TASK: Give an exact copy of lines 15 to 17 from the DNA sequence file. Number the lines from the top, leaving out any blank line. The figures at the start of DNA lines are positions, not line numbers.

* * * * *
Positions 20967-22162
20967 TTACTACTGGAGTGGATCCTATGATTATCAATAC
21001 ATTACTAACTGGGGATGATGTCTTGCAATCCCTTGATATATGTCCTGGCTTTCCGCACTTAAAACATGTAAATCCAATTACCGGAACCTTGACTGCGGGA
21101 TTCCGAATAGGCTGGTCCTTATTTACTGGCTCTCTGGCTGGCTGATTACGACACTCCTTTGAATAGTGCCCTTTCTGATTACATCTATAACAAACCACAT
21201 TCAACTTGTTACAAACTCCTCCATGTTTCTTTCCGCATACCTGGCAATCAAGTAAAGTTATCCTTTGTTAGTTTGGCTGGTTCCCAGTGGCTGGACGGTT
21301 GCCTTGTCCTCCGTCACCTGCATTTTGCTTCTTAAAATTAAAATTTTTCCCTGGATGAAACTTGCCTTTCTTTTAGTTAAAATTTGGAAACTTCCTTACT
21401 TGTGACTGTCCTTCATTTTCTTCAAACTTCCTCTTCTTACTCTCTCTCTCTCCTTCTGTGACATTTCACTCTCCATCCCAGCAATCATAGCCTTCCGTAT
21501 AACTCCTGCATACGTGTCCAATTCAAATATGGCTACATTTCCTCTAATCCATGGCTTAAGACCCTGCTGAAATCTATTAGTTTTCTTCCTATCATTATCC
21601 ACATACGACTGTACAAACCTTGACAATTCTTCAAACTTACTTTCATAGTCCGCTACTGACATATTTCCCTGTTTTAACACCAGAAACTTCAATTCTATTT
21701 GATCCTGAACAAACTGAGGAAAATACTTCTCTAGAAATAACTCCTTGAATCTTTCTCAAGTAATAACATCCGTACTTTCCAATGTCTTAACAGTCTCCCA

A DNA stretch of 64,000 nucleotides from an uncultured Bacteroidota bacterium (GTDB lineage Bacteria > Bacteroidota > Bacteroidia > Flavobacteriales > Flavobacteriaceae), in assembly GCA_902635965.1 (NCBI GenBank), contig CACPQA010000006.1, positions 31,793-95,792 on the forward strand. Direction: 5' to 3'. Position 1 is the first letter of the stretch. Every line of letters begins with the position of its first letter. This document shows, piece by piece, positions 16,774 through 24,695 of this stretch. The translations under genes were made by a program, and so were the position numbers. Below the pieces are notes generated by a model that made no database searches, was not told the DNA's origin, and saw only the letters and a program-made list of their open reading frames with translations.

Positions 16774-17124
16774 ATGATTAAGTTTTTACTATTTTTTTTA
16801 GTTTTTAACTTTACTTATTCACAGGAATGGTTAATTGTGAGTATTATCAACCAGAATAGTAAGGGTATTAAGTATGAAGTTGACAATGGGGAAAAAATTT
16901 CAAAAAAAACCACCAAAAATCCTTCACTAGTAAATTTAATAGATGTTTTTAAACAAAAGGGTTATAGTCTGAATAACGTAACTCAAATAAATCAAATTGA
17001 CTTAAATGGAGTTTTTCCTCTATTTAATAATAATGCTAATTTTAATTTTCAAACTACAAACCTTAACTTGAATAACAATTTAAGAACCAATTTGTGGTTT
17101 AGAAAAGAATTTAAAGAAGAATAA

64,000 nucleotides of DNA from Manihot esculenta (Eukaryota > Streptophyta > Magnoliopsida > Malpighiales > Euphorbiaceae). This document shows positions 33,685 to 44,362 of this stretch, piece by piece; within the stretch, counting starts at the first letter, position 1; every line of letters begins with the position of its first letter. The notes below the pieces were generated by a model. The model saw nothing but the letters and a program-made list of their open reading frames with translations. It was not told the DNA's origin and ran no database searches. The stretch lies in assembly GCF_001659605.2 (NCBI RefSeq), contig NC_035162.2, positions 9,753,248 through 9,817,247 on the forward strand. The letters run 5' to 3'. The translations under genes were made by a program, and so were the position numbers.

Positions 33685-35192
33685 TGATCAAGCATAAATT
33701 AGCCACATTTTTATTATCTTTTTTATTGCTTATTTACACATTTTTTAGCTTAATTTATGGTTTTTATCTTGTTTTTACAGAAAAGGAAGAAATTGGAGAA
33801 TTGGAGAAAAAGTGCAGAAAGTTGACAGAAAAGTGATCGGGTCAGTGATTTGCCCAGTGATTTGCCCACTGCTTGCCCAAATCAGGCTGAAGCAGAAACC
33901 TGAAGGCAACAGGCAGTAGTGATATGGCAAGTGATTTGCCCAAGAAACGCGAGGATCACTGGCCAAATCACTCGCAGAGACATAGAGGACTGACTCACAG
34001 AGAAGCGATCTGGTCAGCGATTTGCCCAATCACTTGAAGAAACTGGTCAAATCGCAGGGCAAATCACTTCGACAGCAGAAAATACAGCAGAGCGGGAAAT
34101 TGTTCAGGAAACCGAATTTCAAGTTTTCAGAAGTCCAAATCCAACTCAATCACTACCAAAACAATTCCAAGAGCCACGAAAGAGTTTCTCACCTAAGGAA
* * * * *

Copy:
16901 CAAAAAAAACCACCAAAAATCCTTCACTAGTAAATTTAATAGATGTTTTTAAACAAAAGGGTTATAGTCTGAATAACGTAACTCAAATAAATCAAATTGA
17001 CTTAAATGGAGTTTTTCCTCTATTTAATAATAATGCTAATTTTAATTTTCAAACTACAAACCTTAACTTGAATAACAATTTAAGAACCAATTTGTGGTTT
17101 AGAAAAGAATTTAAAGAAGAATAA